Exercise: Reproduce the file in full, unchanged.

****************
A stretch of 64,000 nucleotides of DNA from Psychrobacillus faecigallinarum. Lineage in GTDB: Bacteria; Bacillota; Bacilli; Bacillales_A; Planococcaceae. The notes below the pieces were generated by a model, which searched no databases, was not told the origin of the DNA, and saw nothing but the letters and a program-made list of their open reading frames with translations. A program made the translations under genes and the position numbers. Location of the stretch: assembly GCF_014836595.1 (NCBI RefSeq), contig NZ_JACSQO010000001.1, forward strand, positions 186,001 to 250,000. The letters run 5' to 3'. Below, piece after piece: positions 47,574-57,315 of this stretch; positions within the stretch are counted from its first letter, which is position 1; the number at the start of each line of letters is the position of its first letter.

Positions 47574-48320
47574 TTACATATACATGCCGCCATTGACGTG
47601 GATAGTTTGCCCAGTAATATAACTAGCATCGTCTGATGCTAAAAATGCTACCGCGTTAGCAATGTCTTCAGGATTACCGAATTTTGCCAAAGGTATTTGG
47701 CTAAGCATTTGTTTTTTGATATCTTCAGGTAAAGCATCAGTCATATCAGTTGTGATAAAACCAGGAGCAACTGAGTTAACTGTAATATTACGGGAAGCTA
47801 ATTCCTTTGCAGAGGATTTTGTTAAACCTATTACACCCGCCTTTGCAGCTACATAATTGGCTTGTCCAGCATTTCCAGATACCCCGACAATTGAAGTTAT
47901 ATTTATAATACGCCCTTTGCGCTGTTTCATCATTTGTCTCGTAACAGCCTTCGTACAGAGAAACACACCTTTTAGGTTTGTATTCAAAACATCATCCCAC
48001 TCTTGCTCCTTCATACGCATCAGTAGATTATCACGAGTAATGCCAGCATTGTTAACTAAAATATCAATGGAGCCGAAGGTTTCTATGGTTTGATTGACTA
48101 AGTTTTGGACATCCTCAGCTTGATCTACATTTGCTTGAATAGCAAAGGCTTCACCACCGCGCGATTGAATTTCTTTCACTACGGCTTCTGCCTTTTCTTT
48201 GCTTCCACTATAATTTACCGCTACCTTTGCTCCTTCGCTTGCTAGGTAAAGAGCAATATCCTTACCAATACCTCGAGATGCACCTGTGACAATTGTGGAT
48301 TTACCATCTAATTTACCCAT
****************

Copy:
A stretch of 64,000 nucleotides of DNA from Psychrobacillus faecigallinarum. Lineage in GTDB: Bacteria; Bacillota; Bacilli; Bacillales_A; Planococcaceae. The notes below the pieces were generated by a model, which searched no databases, was not told the origin of the DNA, and saw nothing but the letters and a program-made list of their open reading frames with translations. A program made the translations under genes and the position numbers. Location of the stretch: assembly GCF_014836595.1 (NCBI RefSeq), contig NZ_JACSQO010000001.1, forward strand, positions 186,001 to 250,000. The letters run 5' to 3'. Below, piece after piece: positions 47,574-57,315 of this stretch; positions within the stretch are counted from its first letter, which is position 1; the number at the start of each line of letters is the position of its first letter.

Positions 47574-48320
47574 TTACATATACATGCCGCCATTGACGTG
47601 GATAGTTTGCCCAGTAATATAACTAGCATCGTCTGATGCTAAAAATGCTACCGCGTTAGCAATGTCTTCAGGATTACCGAATTTTGCCAAAGGTATTTGG
47701 CTAAGCATTTGTTTTTTGATATCTTCAGGTAAAGCATCAGTCATATCAGTTGTGATAAAACCAGGAGCAACTGAGTTAACTGTAATATTACGGGAAGCTA
47801 ATTCCTTTGCAGAGGATTTTGTTAAACCTATTACACCCGCCTTTGCAGCTACATAATTGGCTTGTCCAGCATTTCCAGATACCCCGACAATTGAAGTTAT
47901 ATTTATAATACGCCCTTTGCGCTGTTTCATCATTTGTCTCGTAACAGCCTTCGTACAGAGAAACACACCTTTTAGGTTTGTATTCAAAACATCATCCCAC
48001 TCTTGCTCCTTCATACGCATCAGTAGATTATCACGAGTAATGCCAGCATTGTTAACTAAAATATCAATGGAGCCGAAGGTTTCTATGGTTTGATTGACTA
48101 AGTTTTGGACATCCTCAGCTTGATCTACATTTGCTTGAATAGCAAAGGCTTCACCACCGCGCGATTGAATTTCTTTCACTACGGCTTCTGCCTTTTCTTT
48201 GCTTCCACTATAATTTACCGCTACCTTTGCTCCTTCGCTTGCTAGGTAAAGAGCAATATCCTTACCAATACCTCGAGATGCACCTGTGACAATTGTGGAT
48301 TTACCATCTAATTTACCCAT